A lot of times, districts have to … We want them to be evidence-based. One type of reading program may be beneficial for children that are trying to learn English and that’s not an appropriate software or program for a child with dyslexia. That’s where it comes in the handy when a district may want to do an evaluation to see whether or not … Not that it won’t benefit the child. I think any sort of technology can benefit any type of child, but what type of technology we’re using in the classroom.

Amanda Selogie:              Right. The assisted technology specialist is going to first look at what is the purpose of the technology? Going back to what I had mentioned about is the purpose to give a student a tool as an accommodation of like a support? With fine motor difficulties, we want them to get the content of the language out into paragraph of writing and what not. We might use, like we had said, the iPads, the Chromebooks, even like Google Classroom and we have like text to speech apps or speech to text. The second purpose of technology might be for actual instruction for remediation. Maybe our child has auditory or visual processing or even language processing deficits where instruction by a teacher, they’re only able to grasp 50% of that instruction. Maybe they’re in fourth grade and the teacher is doing a lot of that lecture type and some kids can really benefit from visual supports at that time, which could be considered as a technology in some instances, but sometimes the student needs it a little bit more intensive.

Like you said, the comprehensive reading or instruction programs where the program itself is providing that instruction to the student and they can almost do it independently because the computer is like the teacher but then the third way that we … For the third purpose is that access. We’re going to most likely see it with our low incident students.

Vickie Brett:                      Those are with visual impairments, blind, hard to hearing. That’s what she means when she says low instances.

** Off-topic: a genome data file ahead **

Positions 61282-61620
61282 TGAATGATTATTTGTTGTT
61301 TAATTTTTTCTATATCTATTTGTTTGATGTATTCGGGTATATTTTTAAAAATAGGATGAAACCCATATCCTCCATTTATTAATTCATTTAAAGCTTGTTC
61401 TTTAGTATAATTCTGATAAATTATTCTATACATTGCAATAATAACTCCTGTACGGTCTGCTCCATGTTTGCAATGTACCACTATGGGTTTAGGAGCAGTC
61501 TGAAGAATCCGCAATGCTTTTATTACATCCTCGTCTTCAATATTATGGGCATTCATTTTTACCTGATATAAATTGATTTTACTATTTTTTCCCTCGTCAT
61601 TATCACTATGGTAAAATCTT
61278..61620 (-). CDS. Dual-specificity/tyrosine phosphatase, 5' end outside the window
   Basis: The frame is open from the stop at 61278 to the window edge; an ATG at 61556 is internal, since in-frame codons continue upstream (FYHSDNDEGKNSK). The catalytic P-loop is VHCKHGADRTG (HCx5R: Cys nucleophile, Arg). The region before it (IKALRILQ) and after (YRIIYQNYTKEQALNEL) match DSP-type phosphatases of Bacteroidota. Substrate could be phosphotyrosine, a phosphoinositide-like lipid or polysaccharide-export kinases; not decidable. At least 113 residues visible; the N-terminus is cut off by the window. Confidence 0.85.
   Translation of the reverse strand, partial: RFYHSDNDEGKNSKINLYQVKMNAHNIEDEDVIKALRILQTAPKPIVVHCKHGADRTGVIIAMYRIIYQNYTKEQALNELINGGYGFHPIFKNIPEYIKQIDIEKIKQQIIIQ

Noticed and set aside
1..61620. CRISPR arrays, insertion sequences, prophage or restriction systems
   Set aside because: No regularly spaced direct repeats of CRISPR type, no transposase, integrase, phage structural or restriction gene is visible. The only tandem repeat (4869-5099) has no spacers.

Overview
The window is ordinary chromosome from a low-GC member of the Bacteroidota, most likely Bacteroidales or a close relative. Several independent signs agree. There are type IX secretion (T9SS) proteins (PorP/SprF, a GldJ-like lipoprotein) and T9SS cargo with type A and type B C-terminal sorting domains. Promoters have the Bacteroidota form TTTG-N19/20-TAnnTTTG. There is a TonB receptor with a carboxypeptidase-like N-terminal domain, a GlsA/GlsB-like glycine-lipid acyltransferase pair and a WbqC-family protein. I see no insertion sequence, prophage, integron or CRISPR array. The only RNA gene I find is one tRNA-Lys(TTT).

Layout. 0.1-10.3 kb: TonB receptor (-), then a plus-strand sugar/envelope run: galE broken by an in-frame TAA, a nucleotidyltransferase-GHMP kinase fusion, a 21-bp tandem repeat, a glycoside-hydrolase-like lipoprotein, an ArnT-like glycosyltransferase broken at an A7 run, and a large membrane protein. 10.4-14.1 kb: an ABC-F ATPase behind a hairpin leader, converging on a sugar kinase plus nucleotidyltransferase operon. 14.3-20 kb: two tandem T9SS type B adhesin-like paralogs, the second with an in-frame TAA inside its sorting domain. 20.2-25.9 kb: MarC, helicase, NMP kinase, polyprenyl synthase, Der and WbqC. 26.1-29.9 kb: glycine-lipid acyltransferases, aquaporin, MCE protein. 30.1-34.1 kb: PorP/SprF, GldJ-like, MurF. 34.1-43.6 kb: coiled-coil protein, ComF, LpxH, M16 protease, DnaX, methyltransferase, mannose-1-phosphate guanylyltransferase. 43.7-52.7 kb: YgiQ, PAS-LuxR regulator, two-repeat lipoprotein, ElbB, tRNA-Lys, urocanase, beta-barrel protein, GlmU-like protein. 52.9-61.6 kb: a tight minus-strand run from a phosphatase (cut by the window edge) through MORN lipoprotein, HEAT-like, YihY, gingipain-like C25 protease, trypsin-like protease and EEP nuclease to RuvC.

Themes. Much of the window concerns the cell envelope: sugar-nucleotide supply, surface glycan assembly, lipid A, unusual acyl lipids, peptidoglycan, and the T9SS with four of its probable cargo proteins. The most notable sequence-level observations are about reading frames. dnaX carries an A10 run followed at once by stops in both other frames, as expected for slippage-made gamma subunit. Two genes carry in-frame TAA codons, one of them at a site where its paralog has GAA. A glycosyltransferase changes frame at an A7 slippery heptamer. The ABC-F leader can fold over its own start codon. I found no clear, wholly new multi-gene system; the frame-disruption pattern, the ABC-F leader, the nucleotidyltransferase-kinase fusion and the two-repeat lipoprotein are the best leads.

Amanda Selogie:              Yeah. How are they able to access the curriculum? If we have a student who’s blind or has low vision, obviously they cannot see what’s on the board or even with the piece of paper in front of them, they may need something like a braille note. They may need translation services. We might need CART services for students who are deaf or hard of hearing, which is essentially you translation services either it’s through having an actual translation that’s either providing sign language or what’s more commonly used because it’s more comprehensive is the CART services where you have someone that’s actually typing every word that’s being said.

Vickie Brett:                      CART stands for Communication Access Real-Time Translation and it could actually also just be a software computer programming that is literally, it’s like close captioning for real life.

Amanda Selogie:              Right. Like in the moment. If a student … You might have seen this. Some people have seen it like in college campuses, it’s more popular for colleges to have these programs where the student is listening to the lecture through reading on the teleprompter or the screen that’s in front of them, so that they’re getting every word that the instructor is saying versus sometimes like translation, after the fact or through sign language may not encompass 100% the same way. Sometimes CART is a preferred. Then obviously, we talked about the communication, the augmentative alternative communication devices, a succinct students accessing communication and then speech to text or text to speech, which like Vickie mentioned, they either can point to a picture on their iPad and it says a word or they can develop a sentence and then it says it out loud for a non-verbal students.

Other times, it’s where the student has difficulty with language processing with their writing and a lot of times, it makes it difficult for them to compose a sentence or a paragraph, but they could say it. They’re actually speaking to the microphone into the computer and it translates it into text or vice versa.